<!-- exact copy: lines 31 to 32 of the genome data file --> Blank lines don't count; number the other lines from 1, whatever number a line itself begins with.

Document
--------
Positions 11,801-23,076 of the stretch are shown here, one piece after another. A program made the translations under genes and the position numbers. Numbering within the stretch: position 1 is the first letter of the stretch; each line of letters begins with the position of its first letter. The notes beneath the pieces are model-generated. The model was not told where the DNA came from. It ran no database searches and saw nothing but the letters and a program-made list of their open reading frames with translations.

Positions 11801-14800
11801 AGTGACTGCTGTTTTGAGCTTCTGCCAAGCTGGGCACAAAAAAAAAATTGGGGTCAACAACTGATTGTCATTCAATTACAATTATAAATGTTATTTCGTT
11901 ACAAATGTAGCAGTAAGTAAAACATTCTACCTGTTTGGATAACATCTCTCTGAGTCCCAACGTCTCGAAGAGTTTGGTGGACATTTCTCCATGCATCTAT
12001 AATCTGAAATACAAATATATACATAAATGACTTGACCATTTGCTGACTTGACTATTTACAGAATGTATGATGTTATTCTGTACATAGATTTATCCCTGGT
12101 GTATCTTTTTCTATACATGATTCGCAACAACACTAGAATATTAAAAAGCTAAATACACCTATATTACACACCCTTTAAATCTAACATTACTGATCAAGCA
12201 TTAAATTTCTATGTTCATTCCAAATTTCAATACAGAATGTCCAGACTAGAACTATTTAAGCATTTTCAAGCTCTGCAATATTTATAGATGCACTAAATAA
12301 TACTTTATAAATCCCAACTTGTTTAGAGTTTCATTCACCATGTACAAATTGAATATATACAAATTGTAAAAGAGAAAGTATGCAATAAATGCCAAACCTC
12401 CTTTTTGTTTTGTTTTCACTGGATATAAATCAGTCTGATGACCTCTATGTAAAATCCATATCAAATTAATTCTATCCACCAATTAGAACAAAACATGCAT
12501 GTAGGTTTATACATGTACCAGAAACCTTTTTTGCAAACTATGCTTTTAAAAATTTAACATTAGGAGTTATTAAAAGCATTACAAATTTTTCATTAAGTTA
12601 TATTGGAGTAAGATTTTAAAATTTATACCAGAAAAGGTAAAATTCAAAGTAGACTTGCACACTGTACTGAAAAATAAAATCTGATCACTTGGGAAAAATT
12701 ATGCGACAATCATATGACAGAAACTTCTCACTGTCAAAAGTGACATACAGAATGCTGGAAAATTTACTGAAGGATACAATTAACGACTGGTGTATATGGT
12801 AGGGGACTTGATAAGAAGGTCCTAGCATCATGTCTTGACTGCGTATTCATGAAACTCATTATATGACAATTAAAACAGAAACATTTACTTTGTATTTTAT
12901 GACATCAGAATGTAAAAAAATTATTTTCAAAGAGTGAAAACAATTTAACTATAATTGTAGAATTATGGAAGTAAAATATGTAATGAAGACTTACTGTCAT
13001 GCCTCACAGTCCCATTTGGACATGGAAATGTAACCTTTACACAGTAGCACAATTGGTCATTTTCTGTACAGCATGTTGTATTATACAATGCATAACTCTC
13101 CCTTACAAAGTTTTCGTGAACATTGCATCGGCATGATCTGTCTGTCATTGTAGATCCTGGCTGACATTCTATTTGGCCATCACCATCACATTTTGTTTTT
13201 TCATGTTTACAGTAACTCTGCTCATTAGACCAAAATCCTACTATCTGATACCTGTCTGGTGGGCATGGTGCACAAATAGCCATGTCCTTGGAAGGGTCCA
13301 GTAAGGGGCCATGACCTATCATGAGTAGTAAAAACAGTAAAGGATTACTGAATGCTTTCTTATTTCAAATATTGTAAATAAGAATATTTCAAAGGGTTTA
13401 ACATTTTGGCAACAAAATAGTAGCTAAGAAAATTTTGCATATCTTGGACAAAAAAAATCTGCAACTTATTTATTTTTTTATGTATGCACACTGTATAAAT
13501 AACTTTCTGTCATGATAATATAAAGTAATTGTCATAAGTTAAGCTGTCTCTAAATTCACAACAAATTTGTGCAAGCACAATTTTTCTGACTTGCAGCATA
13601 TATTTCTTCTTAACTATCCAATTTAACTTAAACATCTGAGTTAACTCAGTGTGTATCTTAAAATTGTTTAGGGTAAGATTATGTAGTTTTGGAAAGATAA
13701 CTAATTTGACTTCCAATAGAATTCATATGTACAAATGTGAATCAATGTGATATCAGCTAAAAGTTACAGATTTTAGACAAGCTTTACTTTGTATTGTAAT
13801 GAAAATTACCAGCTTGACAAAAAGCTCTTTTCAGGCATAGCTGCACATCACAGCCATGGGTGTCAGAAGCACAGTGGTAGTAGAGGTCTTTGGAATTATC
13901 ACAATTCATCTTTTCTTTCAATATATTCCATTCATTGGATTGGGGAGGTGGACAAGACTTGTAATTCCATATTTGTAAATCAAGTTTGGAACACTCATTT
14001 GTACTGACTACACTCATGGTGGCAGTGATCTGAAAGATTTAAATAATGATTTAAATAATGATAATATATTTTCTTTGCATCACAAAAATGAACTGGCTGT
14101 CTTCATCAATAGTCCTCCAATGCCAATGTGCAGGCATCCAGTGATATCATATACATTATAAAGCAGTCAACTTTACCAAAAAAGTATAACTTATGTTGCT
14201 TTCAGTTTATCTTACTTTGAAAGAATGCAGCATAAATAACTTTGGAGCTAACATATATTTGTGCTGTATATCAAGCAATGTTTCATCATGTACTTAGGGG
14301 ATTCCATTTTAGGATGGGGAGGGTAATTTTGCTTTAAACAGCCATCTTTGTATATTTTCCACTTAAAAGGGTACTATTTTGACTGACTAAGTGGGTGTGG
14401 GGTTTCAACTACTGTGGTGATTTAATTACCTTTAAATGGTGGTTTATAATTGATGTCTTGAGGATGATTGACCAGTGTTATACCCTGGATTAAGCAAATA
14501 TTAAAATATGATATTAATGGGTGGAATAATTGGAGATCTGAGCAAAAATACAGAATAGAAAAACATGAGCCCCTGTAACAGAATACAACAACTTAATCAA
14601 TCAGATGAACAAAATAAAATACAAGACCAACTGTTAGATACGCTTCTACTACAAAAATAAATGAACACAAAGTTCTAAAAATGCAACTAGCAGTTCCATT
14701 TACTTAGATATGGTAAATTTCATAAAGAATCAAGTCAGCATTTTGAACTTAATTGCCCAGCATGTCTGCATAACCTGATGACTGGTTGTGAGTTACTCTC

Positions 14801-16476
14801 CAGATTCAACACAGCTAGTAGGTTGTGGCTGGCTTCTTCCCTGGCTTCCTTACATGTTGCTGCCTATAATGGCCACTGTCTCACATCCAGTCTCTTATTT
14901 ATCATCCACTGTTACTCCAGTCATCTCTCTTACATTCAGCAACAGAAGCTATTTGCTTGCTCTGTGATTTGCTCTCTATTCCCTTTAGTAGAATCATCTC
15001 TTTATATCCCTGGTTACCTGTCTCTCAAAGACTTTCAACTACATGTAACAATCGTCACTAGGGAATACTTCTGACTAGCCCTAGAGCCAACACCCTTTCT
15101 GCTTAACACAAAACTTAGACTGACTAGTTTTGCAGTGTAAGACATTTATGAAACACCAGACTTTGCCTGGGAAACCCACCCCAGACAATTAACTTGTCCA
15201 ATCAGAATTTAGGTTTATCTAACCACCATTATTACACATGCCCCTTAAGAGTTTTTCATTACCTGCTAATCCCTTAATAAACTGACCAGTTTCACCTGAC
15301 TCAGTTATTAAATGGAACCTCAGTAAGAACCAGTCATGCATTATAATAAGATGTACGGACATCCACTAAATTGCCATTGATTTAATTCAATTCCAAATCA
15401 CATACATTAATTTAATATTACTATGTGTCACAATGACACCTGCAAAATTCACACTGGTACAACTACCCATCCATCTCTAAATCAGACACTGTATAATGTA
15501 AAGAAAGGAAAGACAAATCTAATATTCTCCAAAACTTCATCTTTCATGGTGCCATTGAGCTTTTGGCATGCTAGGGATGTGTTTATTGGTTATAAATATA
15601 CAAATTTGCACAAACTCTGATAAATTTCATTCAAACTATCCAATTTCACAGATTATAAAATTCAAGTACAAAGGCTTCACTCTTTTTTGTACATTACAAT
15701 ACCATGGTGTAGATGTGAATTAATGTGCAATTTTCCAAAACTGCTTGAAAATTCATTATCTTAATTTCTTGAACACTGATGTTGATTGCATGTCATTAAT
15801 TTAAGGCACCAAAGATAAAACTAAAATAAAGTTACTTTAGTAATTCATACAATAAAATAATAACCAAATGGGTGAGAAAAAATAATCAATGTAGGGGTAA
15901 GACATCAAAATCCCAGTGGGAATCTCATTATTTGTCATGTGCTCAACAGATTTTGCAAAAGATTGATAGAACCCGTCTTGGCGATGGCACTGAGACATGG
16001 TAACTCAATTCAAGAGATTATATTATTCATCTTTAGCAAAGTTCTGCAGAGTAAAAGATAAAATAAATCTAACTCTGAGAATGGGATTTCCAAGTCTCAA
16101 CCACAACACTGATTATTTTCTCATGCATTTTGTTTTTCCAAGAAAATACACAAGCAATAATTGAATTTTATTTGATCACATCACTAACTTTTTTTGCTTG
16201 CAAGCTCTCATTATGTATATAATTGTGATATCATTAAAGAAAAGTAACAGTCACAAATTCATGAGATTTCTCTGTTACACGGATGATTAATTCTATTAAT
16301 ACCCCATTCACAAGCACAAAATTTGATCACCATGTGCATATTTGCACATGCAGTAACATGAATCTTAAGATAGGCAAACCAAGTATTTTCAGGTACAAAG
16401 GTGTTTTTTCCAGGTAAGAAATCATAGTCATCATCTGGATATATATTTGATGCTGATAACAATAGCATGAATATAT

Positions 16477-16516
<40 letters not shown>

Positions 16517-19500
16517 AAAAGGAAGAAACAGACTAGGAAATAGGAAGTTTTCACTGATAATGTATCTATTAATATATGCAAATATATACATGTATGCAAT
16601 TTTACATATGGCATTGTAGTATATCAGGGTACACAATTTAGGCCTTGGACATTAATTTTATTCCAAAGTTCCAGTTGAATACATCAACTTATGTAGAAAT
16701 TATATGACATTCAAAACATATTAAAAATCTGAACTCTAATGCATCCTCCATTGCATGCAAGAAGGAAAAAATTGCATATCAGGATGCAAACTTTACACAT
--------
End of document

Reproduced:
14601 TCAGATGAACAAAATAAAATACAAGACCAACTGTTAGATACGCTTCTACTACAAAAATAAATGAACACAAAGTTCTAAAAATGCAACTAGCAGTTCCATT
14701 TACTTAGATATGGTAAATTTCATAAAGAATCAAGTCAGCATTTTGAACTTAATTGCCCAGCATGTCTGCATAACCTGATGACTGGTTGTGAGTTACTCTC